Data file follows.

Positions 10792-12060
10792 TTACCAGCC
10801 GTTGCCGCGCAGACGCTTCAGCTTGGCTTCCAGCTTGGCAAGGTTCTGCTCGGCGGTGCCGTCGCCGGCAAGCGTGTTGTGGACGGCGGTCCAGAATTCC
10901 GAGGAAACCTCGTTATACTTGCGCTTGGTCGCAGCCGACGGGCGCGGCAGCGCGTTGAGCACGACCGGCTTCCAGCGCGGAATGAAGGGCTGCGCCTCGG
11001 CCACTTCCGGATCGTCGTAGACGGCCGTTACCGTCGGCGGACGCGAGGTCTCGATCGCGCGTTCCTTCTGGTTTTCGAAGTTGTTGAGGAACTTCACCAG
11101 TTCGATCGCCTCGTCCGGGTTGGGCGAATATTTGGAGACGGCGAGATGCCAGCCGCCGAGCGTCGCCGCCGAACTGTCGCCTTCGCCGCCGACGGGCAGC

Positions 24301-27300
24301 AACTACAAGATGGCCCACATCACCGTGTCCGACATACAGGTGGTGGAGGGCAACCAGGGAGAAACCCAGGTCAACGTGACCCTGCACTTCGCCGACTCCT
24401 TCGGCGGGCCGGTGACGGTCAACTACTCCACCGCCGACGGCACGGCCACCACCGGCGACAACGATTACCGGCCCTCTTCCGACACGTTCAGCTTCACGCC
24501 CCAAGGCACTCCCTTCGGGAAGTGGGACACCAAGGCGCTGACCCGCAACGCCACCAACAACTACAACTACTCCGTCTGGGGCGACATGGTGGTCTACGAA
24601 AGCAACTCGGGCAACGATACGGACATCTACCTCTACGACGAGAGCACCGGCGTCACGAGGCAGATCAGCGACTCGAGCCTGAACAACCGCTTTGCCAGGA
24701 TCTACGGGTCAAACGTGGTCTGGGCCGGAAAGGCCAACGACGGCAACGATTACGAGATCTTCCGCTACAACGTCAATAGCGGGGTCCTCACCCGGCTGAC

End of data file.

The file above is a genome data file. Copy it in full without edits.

Positions 10792-12060
10792 TTACCAGCC
10801 GTTGCCGCGCAGACGCTTCAGCTTGGCTTCCAGCTTGGCAAGGTTCTGCTCGGCGGTGCCGTCGCCGGCAAGCGTGTTGTGGACGGCGGTCCAGAATTCC
10901 GAGGAAACCTCGTTATACTTGCGCTTGGTCGCAGCCGACGGGCGCGGCAGCGCGTTGAGCACGACCGGCTTCCAGCGCGGAATGAAGGGCTGCGCCTCGG
11001 CCACTTCCGGATCGTCGTAGACGGCCGTTACCGTCGGCGGACGCGAGGTCTCGATCGCGCGTTCCTTCTGGTTTTCGAAGTTGTTGAGGAACTTCACCAG
11101 TTCGATCGCCTCGTCCGGGTTGGGCGAATATTTGGAGACGGCGAGATGCCAGCCGCCGAGCGTCGCCGCCGAACTGTCGCCTTCGCCGCCGACGGGCAGC

Positions 24301-27300
24301 AACTACAAGATGGCCCACATCACCGTGTCCGACATACAGGTGGTGGAGGGCAACCAGGGAGAAACCCAGGTCAACGTGACCCTGCACTTCGCCGACTCCT
24401 TCGGCGGGCCGGTGACGGTCAACTACTCCACCGCCGACGGCACGGCCACCACCGGCGACAACGATTACCGGCCCTCTTCCGACACGTTCAGCTTCACGCC
24501 CCAAGGCACTCCCTTCGGGAAGTGGGACACCAAGGCGCTGACCCGCAACGCCACCAACAACTACAACTACTCCGTCTGGGGCGACATGGTGGTCTACGAA
24601 AGCAACTCGGGCAACGATACGGACATCTACCTCTACGACGAGAGCACCGGCGTCACGAGGCAGATCAGCGACTCGAGCCTGAACAACCGCTTTGCCAGGA
24701 TCTACGGGTCAAACGTGGTCTGGGCCGGAAAGGCCAACGACGGCAACGATTACGAGATCTTCCGCTACAACGTCAATAGCGGGGTCCTCACCCGGCTGAC